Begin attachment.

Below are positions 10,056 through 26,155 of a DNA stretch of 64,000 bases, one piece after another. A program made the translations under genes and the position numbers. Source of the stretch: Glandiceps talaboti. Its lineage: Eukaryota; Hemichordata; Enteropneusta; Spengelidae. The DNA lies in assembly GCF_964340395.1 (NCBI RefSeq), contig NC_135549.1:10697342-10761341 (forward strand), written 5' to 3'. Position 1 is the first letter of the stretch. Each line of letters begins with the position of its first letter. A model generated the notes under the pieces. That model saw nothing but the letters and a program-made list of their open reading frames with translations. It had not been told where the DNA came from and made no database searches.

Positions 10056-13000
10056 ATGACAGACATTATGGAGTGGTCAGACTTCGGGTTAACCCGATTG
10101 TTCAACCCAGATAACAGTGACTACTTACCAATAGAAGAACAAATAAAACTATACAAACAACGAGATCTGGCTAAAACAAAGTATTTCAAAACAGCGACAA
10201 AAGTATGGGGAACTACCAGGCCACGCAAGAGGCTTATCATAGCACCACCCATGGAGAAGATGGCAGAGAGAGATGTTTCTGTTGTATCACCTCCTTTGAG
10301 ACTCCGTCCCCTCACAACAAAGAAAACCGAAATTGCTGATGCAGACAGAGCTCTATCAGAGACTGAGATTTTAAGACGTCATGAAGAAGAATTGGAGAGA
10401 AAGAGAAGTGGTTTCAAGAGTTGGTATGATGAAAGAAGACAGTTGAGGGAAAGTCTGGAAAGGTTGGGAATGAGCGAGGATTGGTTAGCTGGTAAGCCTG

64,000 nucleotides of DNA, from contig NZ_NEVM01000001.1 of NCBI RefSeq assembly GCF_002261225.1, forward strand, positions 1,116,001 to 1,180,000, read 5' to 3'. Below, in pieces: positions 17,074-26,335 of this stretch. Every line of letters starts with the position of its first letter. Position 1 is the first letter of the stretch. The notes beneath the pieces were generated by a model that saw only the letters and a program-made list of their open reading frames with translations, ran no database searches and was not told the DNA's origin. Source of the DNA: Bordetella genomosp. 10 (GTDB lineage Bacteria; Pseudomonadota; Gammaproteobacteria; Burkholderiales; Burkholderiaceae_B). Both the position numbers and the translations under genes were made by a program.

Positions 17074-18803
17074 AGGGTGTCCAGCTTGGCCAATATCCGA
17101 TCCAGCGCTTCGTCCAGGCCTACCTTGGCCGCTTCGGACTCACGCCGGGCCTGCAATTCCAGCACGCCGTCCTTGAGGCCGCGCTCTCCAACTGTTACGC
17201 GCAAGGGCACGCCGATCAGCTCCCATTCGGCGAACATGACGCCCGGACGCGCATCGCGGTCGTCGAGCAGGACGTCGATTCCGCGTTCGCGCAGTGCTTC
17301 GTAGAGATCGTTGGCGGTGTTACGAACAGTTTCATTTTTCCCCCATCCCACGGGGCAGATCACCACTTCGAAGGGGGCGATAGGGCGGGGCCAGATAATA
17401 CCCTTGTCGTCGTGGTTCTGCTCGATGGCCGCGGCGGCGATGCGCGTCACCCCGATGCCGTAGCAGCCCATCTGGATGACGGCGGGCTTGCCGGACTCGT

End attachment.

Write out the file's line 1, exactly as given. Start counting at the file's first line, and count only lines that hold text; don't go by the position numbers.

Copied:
Below are positions 10,056 through 26,155 of a DNA stretch of 64,000 bases, one piece after another. A program made the translations under genes and the position numbers. Source of the stretch: Glandiceps talaboti. Its lineage: Eukaryota; Hemichordata; Enteropneusta; Spengelidae. The DNA lies in assembly GCF_964340395.1 (NCBI RefSeq), contig NC_135549.1:10697342-10761341 (forward strand), written 5' to 3'. Position 1 is the first letter of the stretch. Each line of letters begins with the position of its first letter. A model generated the notes under the pieces. That model saw nothing but the letters and a program-made list of their open reading frames with translations. It had not been told where the DNA came from and made no database searches.